Repentance #5

September 13, 2020 | Don Horban
References: Matthew 3:1-12Matthew 1:21Romans 3:23Ephesians 2:1-61 John 3:4
Topics: SinRepentanceRebellionFreedomWill Of GodBondage

Subscribe to our YouTube channel

Repentance #5


Matthew 3:1-12 - "In those days John the Baptist came preaching in the wilderness of Judea, [2] "Repent, for the kingdom of heaven is at hand." [3] For this is he who was spoken of by the prophet Isaiah when he said, "The voice of one crying in the wilderness: 'Prepare the way of the Lord; make his paths straight.' "[4] Now John wore a garment of camel's hair and a leather belt around his waist, and his food was locusts and wild honey. [5] Then Jerusalem and all Judea and all the region about the Jordan were going out to him, [6] and they were baptized by him in the river Jordan, confessing their sins. [7] But when he saw many of the Pharisees and Sadducees coming for baptism,[willing to be baptized - religion without repentance] he said to them, "You brood of vipers! Who warned you to flee from the wrath to come? [8] Bear fruit in keeping with repentance. [9] And do not presume to say to yourselves, 'We have Abraham as our father,'[NOT willing to admit and repent of sin] for I tell you, God is able from these stones to raise up children for Abraham. [10] Even now the axe is laid to the root of the trees. Every tree therefore that does not bear good fruit is cut down and thrown into the fire. [11] "I baptize you with water for repentance, but he who is coming after me is mightier than I, whose sandals I am not worthy to carry. He will baptize you with the Holy Spirit and with fire. [12] His winnowing fork is in his hand, and he will clear his threshing floor and gather his wheat into the barn, but the chaff he will burn with unquenchable fire."

I think you can instantly see that this is a parallel passage to the account we've been studying in Luke. The main difference, which I mentioned briefly in the last message in this series, is that Matthew zeros in more specifically on the approach of the Pharisees and the Sadducees as they came to John to be baptized. Matthew's point is to highlight the kind of people who have the hardest time walking in ongoing repentance and why they have this unrepentant tendency.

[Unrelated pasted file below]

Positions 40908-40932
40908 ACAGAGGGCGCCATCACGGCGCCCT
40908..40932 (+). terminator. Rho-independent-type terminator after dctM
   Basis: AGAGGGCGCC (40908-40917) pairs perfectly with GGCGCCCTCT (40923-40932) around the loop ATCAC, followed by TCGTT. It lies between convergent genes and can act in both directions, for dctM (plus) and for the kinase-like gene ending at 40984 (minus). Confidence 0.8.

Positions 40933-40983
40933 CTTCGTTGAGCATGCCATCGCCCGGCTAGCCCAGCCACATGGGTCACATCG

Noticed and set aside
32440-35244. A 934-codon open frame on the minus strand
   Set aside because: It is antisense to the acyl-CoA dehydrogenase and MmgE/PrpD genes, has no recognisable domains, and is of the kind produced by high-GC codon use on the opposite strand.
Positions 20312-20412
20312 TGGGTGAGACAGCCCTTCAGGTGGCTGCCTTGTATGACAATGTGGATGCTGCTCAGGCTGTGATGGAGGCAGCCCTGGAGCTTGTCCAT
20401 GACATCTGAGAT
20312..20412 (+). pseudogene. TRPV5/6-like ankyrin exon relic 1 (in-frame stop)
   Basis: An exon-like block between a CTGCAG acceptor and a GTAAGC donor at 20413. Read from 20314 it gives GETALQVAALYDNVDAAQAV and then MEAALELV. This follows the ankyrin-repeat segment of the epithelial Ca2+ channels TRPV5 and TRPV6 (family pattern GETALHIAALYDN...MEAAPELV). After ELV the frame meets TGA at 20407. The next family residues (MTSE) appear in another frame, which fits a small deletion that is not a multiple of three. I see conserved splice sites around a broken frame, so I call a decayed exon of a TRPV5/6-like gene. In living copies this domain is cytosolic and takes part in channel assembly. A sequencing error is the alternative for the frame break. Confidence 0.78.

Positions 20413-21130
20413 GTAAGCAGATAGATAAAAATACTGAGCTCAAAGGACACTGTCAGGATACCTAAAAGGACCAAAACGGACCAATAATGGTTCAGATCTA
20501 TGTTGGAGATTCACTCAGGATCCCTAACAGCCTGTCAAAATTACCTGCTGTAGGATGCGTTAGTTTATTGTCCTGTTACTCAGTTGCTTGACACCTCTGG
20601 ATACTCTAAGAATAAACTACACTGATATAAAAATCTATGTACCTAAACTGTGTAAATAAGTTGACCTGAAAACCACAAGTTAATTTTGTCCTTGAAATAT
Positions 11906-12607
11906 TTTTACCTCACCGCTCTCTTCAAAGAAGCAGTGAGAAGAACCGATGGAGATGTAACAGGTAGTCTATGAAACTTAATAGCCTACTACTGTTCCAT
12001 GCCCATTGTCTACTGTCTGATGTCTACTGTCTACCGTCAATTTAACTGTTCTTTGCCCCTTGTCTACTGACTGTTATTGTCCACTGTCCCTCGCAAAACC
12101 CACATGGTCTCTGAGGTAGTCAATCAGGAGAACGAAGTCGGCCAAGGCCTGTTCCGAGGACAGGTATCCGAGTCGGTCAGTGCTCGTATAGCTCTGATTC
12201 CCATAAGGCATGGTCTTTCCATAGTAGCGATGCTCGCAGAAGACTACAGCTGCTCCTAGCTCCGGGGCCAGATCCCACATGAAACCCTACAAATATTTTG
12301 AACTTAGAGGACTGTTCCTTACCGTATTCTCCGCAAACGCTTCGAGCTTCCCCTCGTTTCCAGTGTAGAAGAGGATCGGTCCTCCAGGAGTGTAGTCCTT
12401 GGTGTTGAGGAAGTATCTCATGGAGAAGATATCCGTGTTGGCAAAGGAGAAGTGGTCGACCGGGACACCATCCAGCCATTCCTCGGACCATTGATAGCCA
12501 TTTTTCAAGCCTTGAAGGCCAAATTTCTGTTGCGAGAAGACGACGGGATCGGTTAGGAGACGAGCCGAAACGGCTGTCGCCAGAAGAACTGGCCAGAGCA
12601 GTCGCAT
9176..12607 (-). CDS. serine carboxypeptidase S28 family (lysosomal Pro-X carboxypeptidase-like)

I'm going to continue with this teaching next Sunday night. I have four points I'd like to draw out of this passage. We'll study two tonight and two next week.

Here's where I want to start out. I want to take a quick overview of what the Scriptures teach about repentance as it relates to sin. Remember, repentance always has to do with sin. It has to do with facing sin, calling it sin, agreeing with God's assessment of sin, confessing sin, and finally, being delivered from both sin's guilt and its bondage. Matthew means all of these things when he records these words - Matthew 3:6 - "....and they were baptized by him in the river Jordan, confessing their sins."

All of this relates to the whole doctrine of the Incarnation. It's important to remember that Jesus never came just to prove that we were sinners. He never came just to condemn us for our sin - to make us feel bad and guilty. And something else: He never came just to provide forgiveness for our sin. The gospel accounts of Jesus' birth ring with much better news than that: Matthew 1:21 - "She will bear a son, and you shall call his name Jesus, for he will save his people from their sins."

These words, spoken before Jesus was even born, tell of the ongoing effect His death and resurrection will have on those who come to Him for deliverance. It wasn't just a matter of being pronounced righteous when they were saved. Through the work of Jesus Christ (which wasn't completed at His birth, but at His death and resurrection) Christians could experience this ongoing deliverance from their sins.

This deliverance from sin is the world's testimony to the reality of the Christian faith. The world can't see your forgiveness. That's all hidden and internal. But the world can see your deliverance from sin. We need to remember this. We will never reach the world with half a gospel. We need to demonstrate deliverance from the sins that bind their hearts in misery and deception.

But that ongoing deliverance from sin would be forever linked to their ongoing repentance of sin. With all this in mind, let's look at what the Scriptures say about sin specifically:


Romans 3:23 - "....for all have sinned and fall short of the glory of God...."

The word for sin in this verse literally means "to miss the mark." Like an archer who can't hit the bulls eye, this verse speaks to our fundamental inability to accomplish what God expects from us.

That's what "falling short" means - "....for all have sinned and fall short of the glory of God...." We can't reach it. We can't get there. We can't measure up. Paul hits the nail on the head in this short verse when he points out our essential inability to please God.

In fact, this is the central feature of the person outside of Christ Jesus. He is not capable of pleasing God. The one outside of Christ is speaking a measure of truth when, in his own strength, he says, "I just can't help my addictions to abusive habits and thought patterns!" "I just can't live with that person another day!" "I just can't face my situation one more moment!" "I just can't say no to sexual temptation!"